Governor deserves credit for growth and fiscal solvency...


January 27, 2002

Governor deserves credit for growth and fiscal solvency

I disagree with the tone of The Sun's editorial that was critical of a governor who has made Maryland a better place to live and work ("Governor gambles with state's future," Jan. 17).

To state "some of the state's current financial problems result from expansion of health care benefits" suggests a policy that shuns health care for the needy. Good governments look after the weak, while fostering prosperity and opportunity for citizens - as Maryland has done.

From 1994 to 2000, Maryland's job growth improved to 15th-fastest (from 43rd) in the nation. Its median household income is the fourth-highest, its home ownership rate is at 70 percent and it has the lowest child poverty rate in the nation.

Spending has increased, but the state has remained fiscally prudent, maintaining its AAA bond rating and thereby saving the state millions in borrowing costs. Gov. Parris N. Glendening deserves some credit for these achievements.

The editorial is correct that the current U.S. recession and the consequent slowdown in Maryland imply that revenues will grow more slowly than expected.

However, the recession appears milder than the 1990-92 downturn, and Maryland is well-positioned to re-emerge as a national leader when the next upturn begins.

Pradeep Ganguly


The writer is director of economic research for the Maryland Department of Business and Economic Development.

Glendening's growth record is worse than Schaefer's

Jay Hancock's column "Only Schaefer growth record was worse than Glendening's" (Jan. 23) really missed the boat in making this comparison.

One must remember that Gov. William Donald Schaefer held office from 1987 through 1995. The only good economic times during that period were in 1987-89; from then on, the state was in recession. Out of eight years in office, Mr. Schaefer had only three years of prosperity to induce firms to relocate to Maryland.

Gov. Parris N. Glendening, on the other hand, had seven out of eight prosperous years to entice new businesses.

Ask anybody with common sense and that person will tell you Mr. Schaefer was the pro-business governor and Mr. Glendening was unquestionably the pro-union governor. No need to say anymore.

John Miller


Baltimore needs a mayor fully committed to the city

I like Mayor Martin O'Malley. I would proclaim that from the mountain tops, and he's one of the reasons I moved into this city. But he needs to stop the rumor mill now. The more he allows the rumors about running for governor to proliferate, the more the city's momentum is hurt.

Much of the transformation in Baltimore is not just because of the mayor's policies, but his enthusiasm for the city and ability to be a cheerleader for this much-maligned burg.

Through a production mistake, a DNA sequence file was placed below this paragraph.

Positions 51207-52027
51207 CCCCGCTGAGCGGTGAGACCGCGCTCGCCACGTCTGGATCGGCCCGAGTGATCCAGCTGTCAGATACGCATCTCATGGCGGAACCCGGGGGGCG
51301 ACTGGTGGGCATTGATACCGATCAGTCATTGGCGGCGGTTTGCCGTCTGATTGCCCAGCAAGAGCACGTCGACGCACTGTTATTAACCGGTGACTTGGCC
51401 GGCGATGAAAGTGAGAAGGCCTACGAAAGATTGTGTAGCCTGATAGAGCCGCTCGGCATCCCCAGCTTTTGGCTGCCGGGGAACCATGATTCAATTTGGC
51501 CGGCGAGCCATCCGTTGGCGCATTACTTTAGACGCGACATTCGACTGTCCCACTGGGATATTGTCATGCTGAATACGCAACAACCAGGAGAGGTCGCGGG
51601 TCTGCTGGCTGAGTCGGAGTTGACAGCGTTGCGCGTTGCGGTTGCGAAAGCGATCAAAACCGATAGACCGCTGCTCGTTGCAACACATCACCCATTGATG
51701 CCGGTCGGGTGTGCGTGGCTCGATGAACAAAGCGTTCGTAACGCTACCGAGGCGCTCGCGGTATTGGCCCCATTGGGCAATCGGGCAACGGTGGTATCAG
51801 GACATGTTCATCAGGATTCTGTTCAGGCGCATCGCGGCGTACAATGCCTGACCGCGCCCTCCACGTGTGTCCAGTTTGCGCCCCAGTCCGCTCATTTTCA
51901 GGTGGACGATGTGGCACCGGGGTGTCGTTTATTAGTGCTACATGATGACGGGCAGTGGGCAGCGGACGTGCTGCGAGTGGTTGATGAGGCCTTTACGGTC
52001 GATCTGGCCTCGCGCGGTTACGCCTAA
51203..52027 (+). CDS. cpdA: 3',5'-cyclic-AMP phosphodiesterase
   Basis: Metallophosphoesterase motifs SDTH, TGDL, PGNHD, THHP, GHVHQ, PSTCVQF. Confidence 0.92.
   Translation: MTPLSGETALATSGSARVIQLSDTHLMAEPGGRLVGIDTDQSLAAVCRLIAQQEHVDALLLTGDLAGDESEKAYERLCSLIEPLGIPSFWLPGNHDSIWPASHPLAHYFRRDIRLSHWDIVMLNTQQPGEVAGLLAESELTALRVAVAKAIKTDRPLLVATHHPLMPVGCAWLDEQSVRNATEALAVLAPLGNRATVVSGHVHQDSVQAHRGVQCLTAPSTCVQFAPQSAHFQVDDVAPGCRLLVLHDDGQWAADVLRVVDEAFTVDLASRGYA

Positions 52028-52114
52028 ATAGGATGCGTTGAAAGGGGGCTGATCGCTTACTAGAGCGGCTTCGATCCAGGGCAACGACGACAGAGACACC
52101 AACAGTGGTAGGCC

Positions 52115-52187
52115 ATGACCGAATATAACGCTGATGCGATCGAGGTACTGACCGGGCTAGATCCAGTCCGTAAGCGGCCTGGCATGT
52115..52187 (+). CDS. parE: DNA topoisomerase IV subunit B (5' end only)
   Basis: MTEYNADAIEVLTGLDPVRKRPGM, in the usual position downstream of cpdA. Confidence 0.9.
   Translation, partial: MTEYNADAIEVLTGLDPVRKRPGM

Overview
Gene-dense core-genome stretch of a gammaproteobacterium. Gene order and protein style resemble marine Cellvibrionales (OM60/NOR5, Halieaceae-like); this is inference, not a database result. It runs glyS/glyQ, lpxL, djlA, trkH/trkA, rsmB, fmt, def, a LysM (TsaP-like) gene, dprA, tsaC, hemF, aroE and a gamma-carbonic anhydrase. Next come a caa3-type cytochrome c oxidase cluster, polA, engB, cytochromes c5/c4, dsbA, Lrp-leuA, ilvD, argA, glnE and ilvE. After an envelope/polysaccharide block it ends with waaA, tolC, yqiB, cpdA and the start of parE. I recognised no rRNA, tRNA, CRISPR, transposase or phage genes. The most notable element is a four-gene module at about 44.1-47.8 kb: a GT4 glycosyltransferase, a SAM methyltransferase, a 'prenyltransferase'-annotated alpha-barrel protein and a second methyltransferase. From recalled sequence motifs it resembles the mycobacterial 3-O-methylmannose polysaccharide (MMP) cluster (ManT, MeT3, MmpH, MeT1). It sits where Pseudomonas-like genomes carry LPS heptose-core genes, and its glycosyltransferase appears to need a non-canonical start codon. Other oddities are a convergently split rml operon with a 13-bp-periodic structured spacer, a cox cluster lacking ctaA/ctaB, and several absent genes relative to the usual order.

I moved 3,000 miles because I believed Baltimore would be one of the greatest comeback cities in America. But it can't happen without a fully invested mayor.

Joan C. Mitchell


Added gun regulations do little to stop criminals

Ginni Wolf and state Attorney General J. Joseph Curran Jr. want to fingerprint and license all gun purchasers in Maryland ("Gun control advocates push for new legislation," Jan. 22). They want proof of residency, completion of so-called safety courses on weapons and a requirement that owners report stolen weapons.

The anti-gunners still don't get it. Legitimate handgun purchases are already registered in Maryland. The buyer's background is also checked.

You can require handguns to be painted "safety yellow" and implant a computer chip behind the ear of every law-abiding citizen who buys a handgun, and the criminal element will still have just as many illegal firearms.

Wayne Croft


Destroying media building isn't much of a tragedy

"Israel destroys Palestinian media building," proclaims the heading over The Sun's Jan. 20 report from El Bireh.

But in the wake of Sept. 11, the controlled demolition of some infrastructure, the confiscation of selected documents and video clips "showing Arafat meeting various foreign dignitaries" and the "carting away" of "framed portraits of a smiling Arafat covered with soot" cannot arouse much sympathy and commiseration.

In the report, Peter Hermann mentions that "children scavenged for treasures." In New York, at ground zero, many children died, and others waited in horror to learn about the fate of their parents.

Infrastructure? Framed pictures of a smiling Arafat? Measured against the real tragedies of our times, what's the problem in El Bireh?

Leo Bretholz


Link of money, politics undermines democracy

There are many reasons individuals, corporations and groups give public officials money - and they're almost all bad. The major motivation is a form of bribery - to get something in return, but more and more corporations and groups complain of being pressured and having interests threatened if they fail to "pay up."

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